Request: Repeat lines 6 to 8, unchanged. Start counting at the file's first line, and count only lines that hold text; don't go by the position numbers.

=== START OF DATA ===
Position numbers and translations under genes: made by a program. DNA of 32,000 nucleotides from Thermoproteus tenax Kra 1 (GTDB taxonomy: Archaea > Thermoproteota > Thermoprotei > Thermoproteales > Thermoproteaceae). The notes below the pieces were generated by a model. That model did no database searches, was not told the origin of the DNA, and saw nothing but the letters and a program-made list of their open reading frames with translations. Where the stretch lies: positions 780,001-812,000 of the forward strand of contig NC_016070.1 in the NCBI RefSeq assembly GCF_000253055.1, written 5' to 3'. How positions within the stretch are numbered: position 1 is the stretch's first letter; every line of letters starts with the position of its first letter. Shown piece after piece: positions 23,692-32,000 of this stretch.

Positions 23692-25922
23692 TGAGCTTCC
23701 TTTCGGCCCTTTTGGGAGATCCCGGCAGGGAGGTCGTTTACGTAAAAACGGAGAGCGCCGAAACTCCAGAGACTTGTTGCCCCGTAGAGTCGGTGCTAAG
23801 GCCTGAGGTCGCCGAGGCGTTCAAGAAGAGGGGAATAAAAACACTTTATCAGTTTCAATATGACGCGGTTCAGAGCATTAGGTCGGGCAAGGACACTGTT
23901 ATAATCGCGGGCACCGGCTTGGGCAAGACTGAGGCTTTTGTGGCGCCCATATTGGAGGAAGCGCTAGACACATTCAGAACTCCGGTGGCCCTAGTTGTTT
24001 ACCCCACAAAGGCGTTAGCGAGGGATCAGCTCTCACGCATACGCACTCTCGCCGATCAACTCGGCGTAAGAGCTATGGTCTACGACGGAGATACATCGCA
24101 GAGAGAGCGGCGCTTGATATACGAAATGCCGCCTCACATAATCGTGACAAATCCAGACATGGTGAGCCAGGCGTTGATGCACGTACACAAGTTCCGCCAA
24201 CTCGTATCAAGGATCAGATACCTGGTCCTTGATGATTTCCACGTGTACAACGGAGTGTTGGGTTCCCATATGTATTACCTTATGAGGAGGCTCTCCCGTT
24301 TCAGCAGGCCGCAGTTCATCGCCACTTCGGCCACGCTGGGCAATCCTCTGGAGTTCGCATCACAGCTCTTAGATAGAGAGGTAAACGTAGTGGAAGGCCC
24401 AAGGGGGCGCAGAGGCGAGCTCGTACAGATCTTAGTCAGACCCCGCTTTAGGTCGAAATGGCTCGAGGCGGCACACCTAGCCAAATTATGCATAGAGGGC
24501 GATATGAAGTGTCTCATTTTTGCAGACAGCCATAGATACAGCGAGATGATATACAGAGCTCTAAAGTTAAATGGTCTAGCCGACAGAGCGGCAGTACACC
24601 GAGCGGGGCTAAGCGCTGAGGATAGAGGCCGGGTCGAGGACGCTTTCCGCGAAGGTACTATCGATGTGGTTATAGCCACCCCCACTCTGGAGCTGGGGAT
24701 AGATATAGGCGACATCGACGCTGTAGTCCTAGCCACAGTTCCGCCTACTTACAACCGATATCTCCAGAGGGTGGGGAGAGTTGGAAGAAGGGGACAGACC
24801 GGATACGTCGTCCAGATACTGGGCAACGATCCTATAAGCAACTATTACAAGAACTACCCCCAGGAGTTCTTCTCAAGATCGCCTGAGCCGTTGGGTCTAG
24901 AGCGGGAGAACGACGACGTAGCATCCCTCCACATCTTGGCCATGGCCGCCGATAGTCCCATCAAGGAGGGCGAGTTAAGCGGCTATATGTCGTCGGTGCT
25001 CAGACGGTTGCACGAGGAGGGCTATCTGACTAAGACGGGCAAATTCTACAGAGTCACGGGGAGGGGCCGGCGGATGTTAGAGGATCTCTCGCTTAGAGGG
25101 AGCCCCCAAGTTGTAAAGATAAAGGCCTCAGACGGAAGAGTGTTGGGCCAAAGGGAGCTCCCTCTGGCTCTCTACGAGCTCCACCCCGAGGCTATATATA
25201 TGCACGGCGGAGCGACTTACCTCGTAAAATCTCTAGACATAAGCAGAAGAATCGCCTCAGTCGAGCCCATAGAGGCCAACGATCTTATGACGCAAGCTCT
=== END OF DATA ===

23901 ATAATCGCGGGCACCGGCTTGGGCAAGACTGAGGCTTTTGTGGCGCCCATATTGGAGGAAGCGCTAGACACATTCAGAACTCCGGTGGCCCTAGTTGTTT
24001 ACCCCACAAAGGCGTTAGCGAGGGATCAGCTCTCACGCATACGCACTCTCGCCGATCAACTCGGCGTAAGAGCTATGGTCTACGACGGAGATACATCGCA
24101 GAGAGAGCGGCGCTTGATATACGAAATGCCGCCTCACATAATCGTGACAAATCCAGACATGGTGAGCCAGGCGTTGATGCACGTACACAAGTTCCGCCAA